In 1963 he co-founded the medical instruments company Telectronics Pty Ltd in Sydney, and served as the company's Chief Engineer from 1963 to 1970 and Technical Director from 1963 to 1978. He was elected an Honorary Life Governor of Royal Prince Alfred Hospital, Sydney in 1982, and was appointed Officer Of The Order Of Australia in June 2000 "for service to the design of medical equipment, particularly in the development of the implantable cardiac pacemaker".
His accomplishments are remarkable in that he had no formal engineering training, finishing High School at year 8 to commence work as a radio and electrical repairman. At age 21 he passed the year 12 examinations by night study at the Adelaide School of Mines, while working as a senior technician at the Department of Supply Long Range Weapons Establishment in South Australia, and being appointed the same year on merit as an electrical engineer at graduate level by the Netherlands Philips company subsidiary T.C.A. Pty.Ltd.
In 1958-9 he studied application of the new technology of the transistor at Philips establishments in the Netherlands and England; being relocated after that to Philips' Sydney headquarters.
In 1964, after being co-founder of Telectronics Pty. Ltd. in 1963, the company was invited to participate in artificial cardiac pacemaker research in which co-founder and initial financier Noel Gray and he as head of research and development made significant contributions. His involvement as a director of Telectronics ceased in about 1982 when control of the company was gained by Nucleus Limited.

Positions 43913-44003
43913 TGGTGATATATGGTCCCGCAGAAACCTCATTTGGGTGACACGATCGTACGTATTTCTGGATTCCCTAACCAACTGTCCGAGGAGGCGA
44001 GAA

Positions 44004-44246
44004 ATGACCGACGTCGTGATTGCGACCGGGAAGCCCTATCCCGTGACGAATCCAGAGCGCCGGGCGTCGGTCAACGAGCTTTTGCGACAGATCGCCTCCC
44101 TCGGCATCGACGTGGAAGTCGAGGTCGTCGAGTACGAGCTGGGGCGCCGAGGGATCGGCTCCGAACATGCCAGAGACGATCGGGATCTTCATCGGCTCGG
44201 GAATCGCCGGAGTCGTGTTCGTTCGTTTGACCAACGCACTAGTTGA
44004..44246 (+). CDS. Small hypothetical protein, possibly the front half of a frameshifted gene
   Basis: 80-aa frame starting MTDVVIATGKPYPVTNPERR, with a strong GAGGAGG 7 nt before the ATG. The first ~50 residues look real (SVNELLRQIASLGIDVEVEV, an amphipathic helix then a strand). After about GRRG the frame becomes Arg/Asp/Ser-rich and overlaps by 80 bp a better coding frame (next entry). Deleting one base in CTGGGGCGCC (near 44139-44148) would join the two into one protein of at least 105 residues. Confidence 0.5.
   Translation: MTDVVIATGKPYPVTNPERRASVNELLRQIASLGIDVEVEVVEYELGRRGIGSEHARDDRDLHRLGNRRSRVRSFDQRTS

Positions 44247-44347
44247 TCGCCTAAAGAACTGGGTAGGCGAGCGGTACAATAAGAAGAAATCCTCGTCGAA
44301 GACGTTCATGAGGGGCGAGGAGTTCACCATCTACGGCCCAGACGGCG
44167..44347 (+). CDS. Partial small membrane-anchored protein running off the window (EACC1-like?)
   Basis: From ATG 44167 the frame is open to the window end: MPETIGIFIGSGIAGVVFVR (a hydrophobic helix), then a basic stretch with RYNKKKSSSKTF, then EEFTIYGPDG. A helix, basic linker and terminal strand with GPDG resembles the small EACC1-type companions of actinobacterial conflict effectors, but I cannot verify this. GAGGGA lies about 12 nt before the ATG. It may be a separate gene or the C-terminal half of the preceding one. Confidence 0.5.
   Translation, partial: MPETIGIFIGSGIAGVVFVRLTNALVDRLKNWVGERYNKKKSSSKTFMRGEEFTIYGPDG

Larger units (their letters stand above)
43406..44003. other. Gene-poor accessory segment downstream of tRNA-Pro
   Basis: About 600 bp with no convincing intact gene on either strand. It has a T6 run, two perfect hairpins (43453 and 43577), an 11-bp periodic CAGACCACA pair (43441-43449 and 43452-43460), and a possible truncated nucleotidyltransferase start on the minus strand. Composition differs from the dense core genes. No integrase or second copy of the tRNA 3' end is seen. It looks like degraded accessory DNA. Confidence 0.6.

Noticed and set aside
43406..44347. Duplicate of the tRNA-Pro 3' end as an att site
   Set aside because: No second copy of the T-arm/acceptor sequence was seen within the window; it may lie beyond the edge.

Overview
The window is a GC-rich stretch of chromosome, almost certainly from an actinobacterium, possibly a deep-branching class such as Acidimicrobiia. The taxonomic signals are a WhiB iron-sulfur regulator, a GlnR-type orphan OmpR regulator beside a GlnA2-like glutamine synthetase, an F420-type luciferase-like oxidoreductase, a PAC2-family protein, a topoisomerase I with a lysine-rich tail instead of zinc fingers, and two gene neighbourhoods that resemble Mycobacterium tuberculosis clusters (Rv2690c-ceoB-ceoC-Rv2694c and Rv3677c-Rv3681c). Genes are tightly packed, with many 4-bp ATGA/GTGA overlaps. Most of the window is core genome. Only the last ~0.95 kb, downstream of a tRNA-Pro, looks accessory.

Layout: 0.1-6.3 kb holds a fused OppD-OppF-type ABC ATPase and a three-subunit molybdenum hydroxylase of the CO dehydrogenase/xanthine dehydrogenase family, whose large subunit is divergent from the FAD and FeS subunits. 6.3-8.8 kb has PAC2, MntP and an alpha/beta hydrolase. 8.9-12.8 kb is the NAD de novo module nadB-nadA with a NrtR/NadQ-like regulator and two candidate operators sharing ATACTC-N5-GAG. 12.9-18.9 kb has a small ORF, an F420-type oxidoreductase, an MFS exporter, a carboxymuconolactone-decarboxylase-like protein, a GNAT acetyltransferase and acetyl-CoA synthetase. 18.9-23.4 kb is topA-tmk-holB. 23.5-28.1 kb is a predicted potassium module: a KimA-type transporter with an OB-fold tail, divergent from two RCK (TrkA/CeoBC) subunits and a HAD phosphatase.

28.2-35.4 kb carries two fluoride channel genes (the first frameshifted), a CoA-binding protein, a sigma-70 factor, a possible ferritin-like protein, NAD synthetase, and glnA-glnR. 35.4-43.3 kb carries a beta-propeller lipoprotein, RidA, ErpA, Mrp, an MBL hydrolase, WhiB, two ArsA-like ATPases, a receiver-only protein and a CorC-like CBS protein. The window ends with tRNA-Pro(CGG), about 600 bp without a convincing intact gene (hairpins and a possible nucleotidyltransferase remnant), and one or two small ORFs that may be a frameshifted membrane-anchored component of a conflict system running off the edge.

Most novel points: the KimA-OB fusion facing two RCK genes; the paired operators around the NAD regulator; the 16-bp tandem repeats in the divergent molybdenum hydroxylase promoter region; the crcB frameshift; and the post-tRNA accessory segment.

Subsequently, while continuing involvement in bio-engineering particularly in paediatrics, he studied aerodynamics and structural engineering, which led to construction of a fuel efficient light aircraft which was awarded the SAAA prize of the "Henry Millicer Best Australian Technical Innovation and Design" in 1998.
He was the recipient of the Institute of Engineers, Engineers Australia, 2007 "David Dewhurst Award " "In recognition of his outstanding contribution to the profession of Biomedical Engineering".
At age 77, he was the lead co-researcher of a team at Sydney's The Children's Hospital at Westmead developing and clinically trialling a new form of therapy for a childhood condition, funded by a A$330,000 Grant by the National Health and Medical Research Council.
He is the father of four children and has nine grandchildren (at January 2011)
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- Wickham, Geoffrey (1976-10-05). "Muscle stimulator". United States Patent 3983881. U.S. Patent Office. Retrieved 2006-11-11.
- Wickham, Geoffrey (1976-10-12). "Demand heart pacer with improved interference discrimination". United States Patent 3985142. U.S. Patent Office. Retrieved 2006-11-11.
- "Search Australian Honours". It's an Honour. Australian Government. Retrieved 2006-11-11.